12/16/2011

Book recommendations

I don't often do an end-of-year recommendation-type thing, but what the hell. Here's a few things I read this year I think are seriously worth your time, regardless of whether or not they were actually published this year.

First up is 20th Century Ghosts by Joe Hill. I don't normally go for collections of short stories, but I'd previously read Joe's first novel and enjoyed it, and besides, it was cheap on the Kindle. As is usually the case with collections these days, it took me a good long while to finish it, but it was worth the journey. Hill is clearly one of the best horror/weird fiction writers around, and employs a particularly lucid and clear form of writing that isn't overstated. The last - and possibly longest - story, Voluntary Committal, is probably the best, and reminded me of some of the stuff Jonathan Carroll writes. Plus, it genuinely creeped me out, and very few other writers have managed that (an honourable shout-out to a story in Carroll's collection The Panic Hand I can't remember the name of, and Jingling Geordie's Hole by Ian Watson, which I read in Interzone way back in the Eighties).

I finally, finally got around to rereading Neal Stephenson's Quicksilver before moving on to the two massive, massive sequels, very nearly three thousand pages of tightly-written, twisty and (I believe) historically accurate fiction set around the Enlightenment and a work with an essentially science fictional heart. I won 't - can't - even begin to summarise the plot or what made it to me such essential, if demanding, reading, because that would take a ten thousand word essay all on its own. Sometime next year, I'm going to re-read Cryptonomicon which, although it was written first, is set chronologically after that three-book sequence. Now, I'm a huge Stephenson fan, and I loved his recent Reamde, but it wasn't quite in the same arena of awesomeness that his previous books, including Anathem, achieved. You can consider Reamde recommended, definitely, but if you haven't read him before, get something else by him first.

My hatred for poetry extends all the way back to school, when I had the stuff shoved down my unwilling throat by countless English teachers. Science fiction, fortunately, saved me from giving up reading entirely. There's even something about the word 'poetry' that makes me wince. Perhaps, then, the reason I like Charles Bukowski's stuff so much is that his poems read more like short stories rendered in very, very short lines. So when I came across his collection Love Is A Dog From Hell (and how can you resist a title like that, really?), I couldn't help but grab it. And it's definitely worth it. Download the sample from Amazon and see if I'm wrong.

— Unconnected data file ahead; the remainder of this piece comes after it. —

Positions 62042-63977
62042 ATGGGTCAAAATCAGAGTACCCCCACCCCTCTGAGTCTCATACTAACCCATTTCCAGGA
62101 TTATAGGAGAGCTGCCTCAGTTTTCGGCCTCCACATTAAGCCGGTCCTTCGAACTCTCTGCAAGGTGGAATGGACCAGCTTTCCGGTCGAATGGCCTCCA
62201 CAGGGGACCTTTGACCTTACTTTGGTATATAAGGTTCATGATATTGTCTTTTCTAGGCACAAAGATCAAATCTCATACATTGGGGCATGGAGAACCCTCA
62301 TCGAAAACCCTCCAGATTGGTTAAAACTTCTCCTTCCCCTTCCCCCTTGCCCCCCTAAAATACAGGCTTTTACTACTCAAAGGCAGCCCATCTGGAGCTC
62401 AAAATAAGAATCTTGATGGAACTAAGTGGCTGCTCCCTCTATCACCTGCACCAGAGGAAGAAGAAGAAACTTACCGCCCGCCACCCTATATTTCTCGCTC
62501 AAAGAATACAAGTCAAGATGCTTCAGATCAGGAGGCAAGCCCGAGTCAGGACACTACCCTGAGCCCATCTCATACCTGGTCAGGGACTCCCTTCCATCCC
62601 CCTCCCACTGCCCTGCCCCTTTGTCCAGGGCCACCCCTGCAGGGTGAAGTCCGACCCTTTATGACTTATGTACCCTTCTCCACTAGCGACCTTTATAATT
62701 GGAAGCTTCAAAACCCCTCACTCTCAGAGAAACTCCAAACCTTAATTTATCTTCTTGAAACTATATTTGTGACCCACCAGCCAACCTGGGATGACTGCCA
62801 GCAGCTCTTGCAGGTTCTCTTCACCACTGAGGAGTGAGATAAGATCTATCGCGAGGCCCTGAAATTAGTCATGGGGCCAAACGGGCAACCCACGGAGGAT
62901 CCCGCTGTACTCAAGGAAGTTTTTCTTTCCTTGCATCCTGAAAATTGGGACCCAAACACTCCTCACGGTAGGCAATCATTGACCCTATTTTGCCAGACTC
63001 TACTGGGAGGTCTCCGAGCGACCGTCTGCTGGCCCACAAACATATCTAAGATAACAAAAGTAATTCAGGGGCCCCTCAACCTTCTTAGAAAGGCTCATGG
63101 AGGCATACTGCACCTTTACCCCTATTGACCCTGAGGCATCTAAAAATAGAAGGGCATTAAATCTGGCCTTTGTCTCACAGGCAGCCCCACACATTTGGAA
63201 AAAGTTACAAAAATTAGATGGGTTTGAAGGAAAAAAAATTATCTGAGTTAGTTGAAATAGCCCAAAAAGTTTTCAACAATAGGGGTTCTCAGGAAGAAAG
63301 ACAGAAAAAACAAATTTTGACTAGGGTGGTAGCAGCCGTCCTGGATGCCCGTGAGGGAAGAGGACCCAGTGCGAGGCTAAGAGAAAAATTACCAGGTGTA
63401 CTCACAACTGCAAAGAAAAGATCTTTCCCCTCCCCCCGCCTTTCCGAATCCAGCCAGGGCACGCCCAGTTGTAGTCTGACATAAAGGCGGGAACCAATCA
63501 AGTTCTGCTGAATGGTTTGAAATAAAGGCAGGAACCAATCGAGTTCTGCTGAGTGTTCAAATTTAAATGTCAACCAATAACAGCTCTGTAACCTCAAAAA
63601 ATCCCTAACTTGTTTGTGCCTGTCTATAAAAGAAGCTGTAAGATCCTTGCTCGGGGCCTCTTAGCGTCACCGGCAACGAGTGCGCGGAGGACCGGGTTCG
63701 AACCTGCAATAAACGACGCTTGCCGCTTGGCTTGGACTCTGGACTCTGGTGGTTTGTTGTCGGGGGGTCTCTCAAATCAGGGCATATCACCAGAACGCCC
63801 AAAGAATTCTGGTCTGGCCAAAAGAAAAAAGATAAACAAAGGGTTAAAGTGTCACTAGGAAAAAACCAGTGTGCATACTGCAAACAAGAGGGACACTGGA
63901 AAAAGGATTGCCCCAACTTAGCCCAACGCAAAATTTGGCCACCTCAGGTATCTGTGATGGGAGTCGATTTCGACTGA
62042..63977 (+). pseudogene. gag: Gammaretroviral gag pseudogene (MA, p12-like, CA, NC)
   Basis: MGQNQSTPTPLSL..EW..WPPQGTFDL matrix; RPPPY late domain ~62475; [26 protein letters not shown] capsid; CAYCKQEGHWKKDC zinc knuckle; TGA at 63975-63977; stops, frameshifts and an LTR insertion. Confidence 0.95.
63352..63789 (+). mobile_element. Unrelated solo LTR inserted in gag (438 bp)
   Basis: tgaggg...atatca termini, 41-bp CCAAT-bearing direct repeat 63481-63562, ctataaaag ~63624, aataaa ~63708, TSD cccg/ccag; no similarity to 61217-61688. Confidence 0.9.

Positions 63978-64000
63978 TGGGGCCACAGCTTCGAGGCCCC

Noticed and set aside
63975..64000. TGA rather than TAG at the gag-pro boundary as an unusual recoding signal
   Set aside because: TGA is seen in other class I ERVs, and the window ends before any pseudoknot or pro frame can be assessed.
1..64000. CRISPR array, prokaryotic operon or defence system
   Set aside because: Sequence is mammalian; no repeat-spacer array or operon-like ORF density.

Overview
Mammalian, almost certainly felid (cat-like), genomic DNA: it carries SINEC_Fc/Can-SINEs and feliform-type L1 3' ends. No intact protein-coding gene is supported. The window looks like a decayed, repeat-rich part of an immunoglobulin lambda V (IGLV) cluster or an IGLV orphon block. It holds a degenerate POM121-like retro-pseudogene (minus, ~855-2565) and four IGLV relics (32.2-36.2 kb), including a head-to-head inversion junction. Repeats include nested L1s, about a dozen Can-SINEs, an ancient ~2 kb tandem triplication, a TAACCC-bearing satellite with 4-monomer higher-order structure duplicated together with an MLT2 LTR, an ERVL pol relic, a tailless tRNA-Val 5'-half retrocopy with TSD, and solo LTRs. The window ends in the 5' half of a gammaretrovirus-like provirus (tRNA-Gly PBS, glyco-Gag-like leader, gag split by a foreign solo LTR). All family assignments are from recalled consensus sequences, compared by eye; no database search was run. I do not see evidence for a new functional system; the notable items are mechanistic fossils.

George Friedman is the head of something called Stratfor, which employs geopolitics to make near-future estimates - like, one to two years ahead - of likely political and even technological developments for big businesses assessing investment or development opportunities. In other words, he's a futurist, and his book The Next 100 Years, while technically non-fiction, comes very close to science fiction in its latter chapters as he speculates on how the world might look a hundred years from now, and how it might get there. I've read reviews that suggest Friedman is too US-oriented, and that may be the case, but he makes what seem to be cogent arguments about who'll be calling the shots internationally a century from now. Whether or not you agree with him, it makes for compelling  and often surprising reading.

Max Brooks' World War Z is far, far more entertaining than it has any right to be, and I caught sight of some of the filming taking place this summer in George Square here in Glasgow. Normally I steer the hell clear of anything with 'zombies' in it, but this is a superb piece of work, with the emphasis much more on the social aftermath of an outbreak. Really, the zombies are just a shorthand for any kind of infection that can spread rapidly, and kill in droves. Whatever you might think this book is like, you'd be wrong.

Troy Parfitt's Why China Will Never Rule the World makes almost for a companion piece to the Friedman book in its analysis of why China's geography, politics, history and, most especially, the Confucian philosophy that still underpins much of the country's culture mean it may never become the major world power some have claimed it could. Parfitt is amongst those writers who believe China as a political entity is unlikely to survive the changes of the next few decades, and he draws both on rigorous research and the dozen or so years he lived in the Far East (slight disclaimer: I know the author, but I'd still recommend this regardless).

If you're a writer, I found Andrea Sokoloff's Screenwriting Tricks for Authors full of excellent suggestions and some surprising insights into the movie industry as well, from a former screenwriter turned bestselling novelist (and you'll learn why you should never see a movie with three or more writers listed in the credits).

A late addition, a book I only just finished, but stands out as one of the best sf novels of the past several years: Ready Player One, by Ernest Cline. I know phrases like 'astonishing tour de force' are terribly cliched when applied in book reviews, but I honestly can't think of better words. It's astonishing, and a tour de force. There are quite a lot of reviews and articles out there about the book - which received a serious Hollywood offer, I believe, even before it was published - so if you don't believe me, google it and see. All I can say is, the book deserves all the plaudits it's been receiving. Go buy it. 
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